Everything changed for Rob Thomson a year ago today, when Dave Dombrowski fired Joe Girardi and named him interim manager.
A year later, however, Thomson is in the exact same place.
He entered the weekend in Washington trying to turn around a talented but listless team. But unlike last year when fans directed their frustrations toward Girardi, they are directing their frustrations toward him. The Phillies are 25-32 following Friday’s 8-7 loss to the Nationals. They are tied with the Nationals for last place in the National League East. They are only a game ahead of the Rockies for the worst record in the league. Yet, despite woefully underachieving to this point, they are only 4 1/2 games out of an NL Wild Card berth.
“Everybody can attest to what happened last year,” Harper said on Wednesday. “You know I hate looking back. It’s a totally different team. But at that moment last year, it was a great decision [changing managers]. It calmed down our team. A lot of players knew him, they knew his voice and they knew how calming he could be and how much he understood the game.
“Going into this year, it’s his first year being our guy. He’s been great for us, just being able to go out there and play our game. We’re not where we want to be right now. Everybody knows that. But there’s no panic in his voice. That’s a huge thing. Because if the manager is panicking then the whole team is going to be walking on eggshells. We’re not where we want to be. Should we be better? Yes. Have we played our best baseball? No. But we do have 100 games to get this together.”
The offense has been perhaps the team’s biggest disappointment, so many have wanted Thomson to make wholesale changes to the lineup. There is no miracle cure, but he made a few notable changes Friday. He moved Schwarber into the leadoff spot, shifted Bryson Stott to second and dropped Trea Turner to fifth.
Maybe it works. Maybe it doesn’t. Harper explained why players like a manager who doesn’t make panicky changes to the lineup every day, based on one player’s slump or one bad game.
“Each guy knowing where they’re going to hit every day is huge,” Harper said. “Just knowing you’re going to play right field or shortstop or catch that day, understanding you’re going to hit sixth or second or third, you know where you’re going to be. He’s showing the faith in us, so we have to reward the faith he has in us. I understand people talking about the lineup. I get it completely. But at the same time, it’s nice to have a manager that really understands the game and understands what he’s doing.”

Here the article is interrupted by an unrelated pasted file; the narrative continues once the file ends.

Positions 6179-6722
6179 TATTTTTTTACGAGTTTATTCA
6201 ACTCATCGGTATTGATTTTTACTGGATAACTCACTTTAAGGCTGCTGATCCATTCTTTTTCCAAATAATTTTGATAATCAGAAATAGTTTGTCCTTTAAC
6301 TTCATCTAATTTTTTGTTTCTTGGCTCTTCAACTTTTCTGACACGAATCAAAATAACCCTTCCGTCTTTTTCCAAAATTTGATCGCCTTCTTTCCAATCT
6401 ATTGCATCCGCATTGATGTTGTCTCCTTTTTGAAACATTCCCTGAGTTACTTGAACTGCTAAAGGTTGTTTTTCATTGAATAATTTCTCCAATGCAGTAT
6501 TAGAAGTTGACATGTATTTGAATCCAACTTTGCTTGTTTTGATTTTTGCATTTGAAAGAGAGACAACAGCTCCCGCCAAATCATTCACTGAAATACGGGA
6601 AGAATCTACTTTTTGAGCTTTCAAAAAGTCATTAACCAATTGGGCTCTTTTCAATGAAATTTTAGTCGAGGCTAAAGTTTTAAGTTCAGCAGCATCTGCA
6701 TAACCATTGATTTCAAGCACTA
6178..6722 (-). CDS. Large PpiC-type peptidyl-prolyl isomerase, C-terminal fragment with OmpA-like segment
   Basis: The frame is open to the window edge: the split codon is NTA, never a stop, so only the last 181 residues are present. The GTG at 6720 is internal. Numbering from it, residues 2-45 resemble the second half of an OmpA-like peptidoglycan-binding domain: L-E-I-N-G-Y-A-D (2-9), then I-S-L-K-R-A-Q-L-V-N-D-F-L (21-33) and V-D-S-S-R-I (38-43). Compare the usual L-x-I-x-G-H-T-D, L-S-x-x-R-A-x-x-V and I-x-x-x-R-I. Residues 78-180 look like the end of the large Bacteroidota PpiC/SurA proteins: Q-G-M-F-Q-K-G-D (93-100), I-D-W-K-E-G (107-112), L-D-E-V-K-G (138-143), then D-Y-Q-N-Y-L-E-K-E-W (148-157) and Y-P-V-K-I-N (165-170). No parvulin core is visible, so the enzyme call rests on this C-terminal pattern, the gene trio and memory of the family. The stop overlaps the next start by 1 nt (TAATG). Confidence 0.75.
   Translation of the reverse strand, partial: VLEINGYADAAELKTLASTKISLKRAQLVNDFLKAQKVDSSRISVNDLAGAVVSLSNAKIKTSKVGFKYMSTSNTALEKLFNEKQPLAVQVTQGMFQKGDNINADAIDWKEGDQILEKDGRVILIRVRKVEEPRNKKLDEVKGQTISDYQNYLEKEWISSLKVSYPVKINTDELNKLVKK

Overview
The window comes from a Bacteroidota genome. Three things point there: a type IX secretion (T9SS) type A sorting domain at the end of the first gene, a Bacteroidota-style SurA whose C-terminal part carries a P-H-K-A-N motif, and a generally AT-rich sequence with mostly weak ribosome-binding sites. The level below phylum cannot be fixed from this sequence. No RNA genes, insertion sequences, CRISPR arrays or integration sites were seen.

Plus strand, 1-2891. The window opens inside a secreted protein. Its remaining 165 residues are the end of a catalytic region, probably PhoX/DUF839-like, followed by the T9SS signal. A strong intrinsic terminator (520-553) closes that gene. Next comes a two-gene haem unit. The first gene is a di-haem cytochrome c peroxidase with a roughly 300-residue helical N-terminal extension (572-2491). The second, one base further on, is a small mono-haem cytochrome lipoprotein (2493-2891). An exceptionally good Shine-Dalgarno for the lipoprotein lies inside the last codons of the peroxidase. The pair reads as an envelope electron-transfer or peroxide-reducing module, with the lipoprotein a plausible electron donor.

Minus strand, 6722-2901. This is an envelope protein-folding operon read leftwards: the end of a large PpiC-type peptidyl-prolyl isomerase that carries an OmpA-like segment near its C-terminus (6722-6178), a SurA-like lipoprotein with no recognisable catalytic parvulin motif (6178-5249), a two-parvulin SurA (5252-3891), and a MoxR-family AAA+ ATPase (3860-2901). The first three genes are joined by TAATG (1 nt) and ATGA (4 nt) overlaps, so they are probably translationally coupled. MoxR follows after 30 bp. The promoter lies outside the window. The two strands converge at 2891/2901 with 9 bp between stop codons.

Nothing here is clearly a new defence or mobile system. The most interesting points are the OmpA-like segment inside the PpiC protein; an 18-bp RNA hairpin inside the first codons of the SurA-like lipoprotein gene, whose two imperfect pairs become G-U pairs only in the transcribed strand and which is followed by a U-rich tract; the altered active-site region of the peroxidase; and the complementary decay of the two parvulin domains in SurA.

Thomson’s public persona is calm, not fiery, but he said this week that he has spoken to the team at least a couple times this season.
“He’ll get on us,” Harper said. “He has that voice. The thing about the sternness is, he doesn’t need to get up because when he does have that sternness, we’re like, ‘Oh, he means business because he never gets that way.’ So when he does, we understand that he isn’t happy. He’s a very easygoing, even-keel, not-too-high, not-too-low manager. So when he does get upset or when he does talk about something, we know he means it.”
Charlie Manuel got criticized at times for being too much of a players’ manager, but he could jump a player behind closed doors with the best of them. And some of his rants in team meetings were all-timers. But Manuel said the more a manager calls team meetings or loses his mind in the dugout, the less impactful those moments become.
“We have way too many guys in this clubhouse that have been in the game for a while,” he said. “When we need to go, we need to go. And we’re trying to go every day. But when [Thomson] does say something, it means something. If something needs to be said, he’ll say it. But that’s the thing about having the guys in the clubhouse that we have, we can help him out as well.”